Kubaba by Jackie Carroll, 8pm, plus open mic. Also at 8pm, in Sacramento, go down to Old Sac. to Laughs Unlimited for The Love Jones “Best Love Poem” Competition. And of course Poetry Unplugged at Luna’s Cafe and Juice Bar also meets at 8pm in Sacramento, with featured readers and lots of open mic.

Friday will bring another of Sac. Poetry Center’s Random Fridays, this one featuring readers from Aaron Bradford’s American River College poetry workshop, 6-8pm. Then on Saturday, there will be a release party and reading from
Levee Magazine’s second issue, 7:30pm at Sac. Poetry Center. Scroll down to the blue column (under the green column at the right) for info about these and other upcoming poetry events in our area—and note that more may be added at the last minute.

—Medusa, celebrating poetry as National Poetry Month comes to a close—but NorCal poetry keeps going strong!

Selfie of Bigfoot, chillin’ in the redwoods…

Photos in this column can be enlarged by
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Sunday, April 28, 2019

True Hunger

—Anonymous Photos
—Poems by W.S. Merwin (1927-2019)


       for Wendell Berry

Each face in the street is a slice of bread
wandering on

somewhere in the light the true hunger
appears to be passing them by
they clutch

have they forgotten the pale caves
they dreamed of hiding in
their own caves
full of the waiting of their footprints
hung with the hollow marks of their groping
full of their sleep and their hiding

have they forgotten the ragged tunnels
they dreamed of following in out of the light
to hear step after step

the heart of bread
to be sustained by its dark breath
and emerge

to find themselves alone
before a wheat field
raising its radiance to the moon


The night the world was going to end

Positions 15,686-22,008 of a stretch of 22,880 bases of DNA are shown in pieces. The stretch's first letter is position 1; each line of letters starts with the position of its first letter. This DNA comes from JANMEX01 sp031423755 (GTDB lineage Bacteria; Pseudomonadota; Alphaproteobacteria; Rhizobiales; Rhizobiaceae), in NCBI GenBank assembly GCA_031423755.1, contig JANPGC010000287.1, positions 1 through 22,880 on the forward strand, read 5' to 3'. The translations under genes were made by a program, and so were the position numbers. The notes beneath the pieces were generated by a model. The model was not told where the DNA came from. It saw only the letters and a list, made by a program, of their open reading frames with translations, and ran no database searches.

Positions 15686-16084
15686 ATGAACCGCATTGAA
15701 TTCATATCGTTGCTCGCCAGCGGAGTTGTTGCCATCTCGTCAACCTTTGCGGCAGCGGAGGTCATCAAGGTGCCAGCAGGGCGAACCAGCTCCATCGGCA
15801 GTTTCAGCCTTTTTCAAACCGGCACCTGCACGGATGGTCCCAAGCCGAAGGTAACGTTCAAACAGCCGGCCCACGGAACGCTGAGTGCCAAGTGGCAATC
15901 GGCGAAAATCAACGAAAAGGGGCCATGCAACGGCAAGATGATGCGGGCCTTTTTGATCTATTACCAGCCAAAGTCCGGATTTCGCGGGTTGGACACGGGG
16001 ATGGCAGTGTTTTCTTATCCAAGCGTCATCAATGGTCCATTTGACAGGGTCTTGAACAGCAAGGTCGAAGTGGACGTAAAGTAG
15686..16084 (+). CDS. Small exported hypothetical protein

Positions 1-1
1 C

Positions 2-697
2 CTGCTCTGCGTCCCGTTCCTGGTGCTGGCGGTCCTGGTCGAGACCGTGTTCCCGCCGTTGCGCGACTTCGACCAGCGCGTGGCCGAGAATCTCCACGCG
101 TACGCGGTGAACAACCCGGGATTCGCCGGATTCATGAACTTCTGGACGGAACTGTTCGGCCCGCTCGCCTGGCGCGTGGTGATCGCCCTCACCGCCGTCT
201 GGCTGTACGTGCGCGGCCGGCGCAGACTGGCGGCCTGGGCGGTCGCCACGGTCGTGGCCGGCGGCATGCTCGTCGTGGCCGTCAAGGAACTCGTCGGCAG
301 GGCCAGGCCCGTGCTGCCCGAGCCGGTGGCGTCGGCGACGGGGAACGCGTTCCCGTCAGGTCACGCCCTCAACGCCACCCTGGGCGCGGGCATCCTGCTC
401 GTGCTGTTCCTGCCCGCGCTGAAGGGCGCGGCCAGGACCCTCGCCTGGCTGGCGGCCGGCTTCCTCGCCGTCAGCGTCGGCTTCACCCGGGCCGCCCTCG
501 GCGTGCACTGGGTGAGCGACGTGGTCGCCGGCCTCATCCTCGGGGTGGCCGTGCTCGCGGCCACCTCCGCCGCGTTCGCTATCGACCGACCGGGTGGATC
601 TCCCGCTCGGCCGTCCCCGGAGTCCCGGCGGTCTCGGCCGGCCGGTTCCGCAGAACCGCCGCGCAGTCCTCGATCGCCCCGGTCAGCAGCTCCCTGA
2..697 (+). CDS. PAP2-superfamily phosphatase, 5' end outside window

when we heard those explosions not far away
and the loudspeakers telling us
about the vast fires on the backwater
consuming undisclosed remnants
and warning us over and over
to stay indoors and make no signals
you stood at the open window
the light of one candle back in the room
we put on high boots to be ready
for wherever we might have to go
and we got out the oysters and sat
at the small table feeding them
to each other first with the fork
then from our mouths to each other
until there were none and we stood up
and started to dance without music
slowly we danced around and around
in circles and after a while we hummed
when the world was about to end
all those years all those nights ago


I will tell you what he told me
in the years just after the war
as we then called
the second world war

don't lose your arrogance yet he said
you can do that when you're older
lose it too soon and you may
merely replace it with vanity

just one time he suggested
changing the usual order
of the same words in a line of verse
why point out a thing twice

he suggested I pray to the Muse
get down on my knees and pray
right there in the corner and he
said he meant it literally

it was in the days before the beard
and the drink but he was deep
in tides of his own through which he sailed
chin sideways and head tilted like a tacking sloop

he was far older than the dates allowed for
much older than I was he was in his thirties
he snapped down his nose with an accent
I think he had affected in England

as for publishing he advised me
to paper my wall with rejection slips